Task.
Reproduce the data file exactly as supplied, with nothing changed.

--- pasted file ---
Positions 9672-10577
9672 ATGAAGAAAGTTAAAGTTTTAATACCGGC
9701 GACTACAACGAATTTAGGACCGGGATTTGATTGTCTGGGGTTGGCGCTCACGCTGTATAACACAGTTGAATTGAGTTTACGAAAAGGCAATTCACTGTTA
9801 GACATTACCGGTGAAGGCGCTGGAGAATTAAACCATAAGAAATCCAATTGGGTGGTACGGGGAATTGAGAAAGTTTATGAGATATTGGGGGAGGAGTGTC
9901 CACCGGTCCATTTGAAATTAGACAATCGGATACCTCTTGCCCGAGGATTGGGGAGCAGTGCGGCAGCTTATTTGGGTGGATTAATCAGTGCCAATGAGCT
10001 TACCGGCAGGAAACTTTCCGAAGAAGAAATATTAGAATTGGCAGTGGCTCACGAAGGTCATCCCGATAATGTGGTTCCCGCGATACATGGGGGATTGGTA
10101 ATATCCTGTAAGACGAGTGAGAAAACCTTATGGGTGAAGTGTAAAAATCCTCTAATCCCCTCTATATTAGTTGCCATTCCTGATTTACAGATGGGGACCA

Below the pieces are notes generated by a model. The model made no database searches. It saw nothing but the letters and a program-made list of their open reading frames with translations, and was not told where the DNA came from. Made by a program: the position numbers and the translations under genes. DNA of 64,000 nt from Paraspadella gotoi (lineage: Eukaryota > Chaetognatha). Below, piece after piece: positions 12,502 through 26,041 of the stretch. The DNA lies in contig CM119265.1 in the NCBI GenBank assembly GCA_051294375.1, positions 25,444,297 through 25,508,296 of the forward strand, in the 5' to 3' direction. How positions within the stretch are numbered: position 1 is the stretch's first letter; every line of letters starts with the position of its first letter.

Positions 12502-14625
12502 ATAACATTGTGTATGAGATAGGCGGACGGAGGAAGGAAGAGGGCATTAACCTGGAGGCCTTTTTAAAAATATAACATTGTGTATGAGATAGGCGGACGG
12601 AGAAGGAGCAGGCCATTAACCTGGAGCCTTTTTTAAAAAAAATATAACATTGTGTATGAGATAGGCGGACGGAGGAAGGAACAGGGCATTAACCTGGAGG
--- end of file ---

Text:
Positions 9672-10577
9672 ATGAAGAAAGTTAAAGTTTTAATACCGGC
9701 GACTACAACGAATTTAGGACCGGGATTTGATTGTCTGGGGTTGGCGCTCACGCTGTATAACACAGTTGAATTGAGTTTACGAAAAGGCAATTCACTGTTA
9801 GACATTACCGGTGAAGGCGCTGGAGAATTAAACCATAAGAAATCCAATTGGGTGGTACGGGGAATTGAGAAAGTTTATGAGATATTGGGGGAGGAGTGTC
9901 CACCGGTCCATTTGAAATTAGACAATCGGATACCTCTTGCCCGAGGATTGGGGAGCAGTGCGGCAGCTTATTTGGGTGGATTAATCAGTGCCAATGAGCT
10001 TACCGGCAGGAAACTTTCCGAAGAAGAAATATTAGAATTGGCAGTGGCTCACGAAGGTCATCCCGATAATGTGGTTCCCGCGATACATGGGGGATTGGTA
10101 ATATCCTGTAAGACGAGTGAGAAAACCTTATGGGTGAAGTGTAAAAATCCTCTAATCCCCTCTATATTAGTTGCCATTCCTGATTTACAGATGGGGACCA

Below the pieces are notes generated by a model. The model made no database searches. It saw nothing but the letters and a program-made list of their open reading frames with translations, and was not told where the DNA came from. Made by a program: the position numbers and the translations under genes. DNA of 64,000 nt from Paraspadella gotoi (lineage: Eukaryota > Chaetognatha). Below, piece after piece: positions 12,502 through 26,041 of the stretch. The DNA lies in contig CM119265.1 in the NCBI GenBank assembly GCA_051294375.1, positions 25,444,297 through 25,508,296 of the forward strand, in the 5' to 3' direction. How positions within the stretch are numbered: position 1 is the stretch's first letter; every line of letters starts with the position of its first letter.

Positions 12502-14625
12502 ATAACATTGTGTATGAGATAGGCGGACGGAGGAAGGAAGAGGGCATTAACCTGGAGGCCTTTTTAAAAATATAACATTGTGTATGAGATAGGCGGACGG
12601 AGAAGGAGCAGGCCATTAACCTGGAGCCTTTTTTAAAAAAAATATAACATTGTGTATGAGATAGGCGGACGGAGGAAGGAACAGGGCATTAACCTGGAGG